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MedCentralTardive Dyskinesia Medication Management

Understanding and Managing Tardive Dyskinesia: Pathophysiology, Prevention Strategies, and Evidence-Based Treatments

Tardive dyskinesia (TD) is a movement disorder primarily caused by long-term use of dopamine receptor antagonists, such as antipsychotic medications. Characterized by involuntary, rhythmic movements, TD significantly impacts patients’ quality of life. This article provides a comprehensive review of the current guidelines and evidence-based recommendations for the assessment, prevention, and management of TD, emphasizing practical implications for clinical practice.

Key Points:

  • Pathophysiology of TD:
    • TD is linked to increased sensitivity and the number of postsynaptic dopamine receptors due to long-term use of dopamine receptor antagonists.
    • Other hypotheses include oxidative stress affecting the basal ganglia and subcortex, and neurotransmitter imbalances involving GABA and NMDA receptors.
    • These theories guide current research and treatment strategies.
  • Prevention of TD:
    • Early prevention through the use of second-generation antipsychotics, which have a lower incidence of TD compared to first-generation antipsychotics.
    • Slow titration and use of the lowest effective dose to manage psychiatric disorders can help prevent TD.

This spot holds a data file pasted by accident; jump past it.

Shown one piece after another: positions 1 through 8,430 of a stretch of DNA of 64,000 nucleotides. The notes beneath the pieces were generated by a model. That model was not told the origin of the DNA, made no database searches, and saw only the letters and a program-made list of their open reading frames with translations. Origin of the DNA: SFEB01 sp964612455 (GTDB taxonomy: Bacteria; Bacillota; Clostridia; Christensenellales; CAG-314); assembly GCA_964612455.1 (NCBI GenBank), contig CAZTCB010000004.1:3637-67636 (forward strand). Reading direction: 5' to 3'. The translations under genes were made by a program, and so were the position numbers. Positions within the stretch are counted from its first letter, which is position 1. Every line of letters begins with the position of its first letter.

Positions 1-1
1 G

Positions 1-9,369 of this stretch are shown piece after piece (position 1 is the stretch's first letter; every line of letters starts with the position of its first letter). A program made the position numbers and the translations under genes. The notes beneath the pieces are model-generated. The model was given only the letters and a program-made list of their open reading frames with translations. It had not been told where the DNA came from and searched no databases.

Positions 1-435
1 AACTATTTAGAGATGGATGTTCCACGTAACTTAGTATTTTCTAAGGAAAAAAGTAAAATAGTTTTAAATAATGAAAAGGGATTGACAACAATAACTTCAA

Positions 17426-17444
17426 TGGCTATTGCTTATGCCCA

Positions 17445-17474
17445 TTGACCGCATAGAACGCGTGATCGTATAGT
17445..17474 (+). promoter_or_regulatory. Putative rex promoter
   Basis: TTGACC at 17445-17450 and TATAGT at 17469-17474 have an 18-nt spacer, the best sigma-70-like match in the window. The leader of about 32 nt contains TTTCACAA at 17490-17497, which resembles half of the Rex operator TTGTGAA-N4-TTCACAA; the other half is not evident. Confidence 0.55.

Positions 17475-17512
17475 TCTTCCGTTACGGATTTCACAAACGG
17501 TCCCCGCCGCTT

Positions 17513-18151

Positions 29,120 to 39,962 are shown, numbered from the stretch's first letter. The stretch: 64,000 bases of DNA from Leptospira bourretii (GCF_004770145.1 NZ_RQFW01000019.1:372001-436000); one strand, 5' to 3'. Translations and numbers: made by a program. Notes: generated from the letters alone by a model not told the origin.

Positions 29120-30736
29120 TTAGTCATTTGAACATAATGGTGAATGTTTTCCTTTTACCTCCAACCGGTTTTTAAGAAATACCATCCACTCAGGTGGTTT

• Regular patient assessments and monitoring for TD every 6 months for first-generation and every 12 months for second-generation antipsychotics are recommended.
  • Screening Tools:
    • Abnormal Involuntary Movement Scale (AIMS): Most frequently used, clinician-rated 12-item scale for detecting and monitoring TD severity.
    • Dyskinesia Identification System Condensed User Scale (DISCUS): Clinician-rated 15-item scale for assessing and monitoring TD.
    • Extrapyramidal Symptom Rating Scale (ESRS): Clinician-rated 13-item scale for assessing TD and other drug-induced movement disorders.
    • Simpson-Angus Scale (SAS): Clinician-rated 10-item scale for screening parkinsonism and other extrapyramidal side effects.
  • Pharmacological Management:
    • Deutetrabenazine and Valbenazine: Both VMAT2 inhibitors received level A recommendations for TD treatment, with deutetrabenazine requiring twice-daily dosing and valbenazine offering once-daily dosing.
    • Amantadine: Level B recommendation; used adjunctively, showing significant reduction in AIMS scores.
    • Clonazepam: Limited evidence; not preferred due to potential for tolerance and adverse effects such as sedation and confusion.
    • Ginkgo Biloba: Level B recommendation; shows promise due to its antioxidant properties, with a relatively benign side effect profile.
    • Tetrabenazine: Limited evidence for TD, with a level C recommendation and a significant adverse effect profile.
  • Medication Adjustments:
    • Dose reductions, medication cessation, and cross-titration to second-generation antipsychotics are common strategies.
    • Increasing the dose of the current antipsychotic to mask TD symptoms is no longer recommended.
  • VMAT2 Inhibitors:
    • These medications reduce presynaptic dopamine levels without oversensitizing post-synaptic receptors.
    • Deutetrabenazine and valbenazine are preferred due to better efficacy and tolerability profiles compared to tetrabenazine.

Although an estimated two-thirds of individuals diagnosed with TD are unaware of their movements, the remaining one-third report being troubled by them and endorse emotional and physical distress. (PLoS One)

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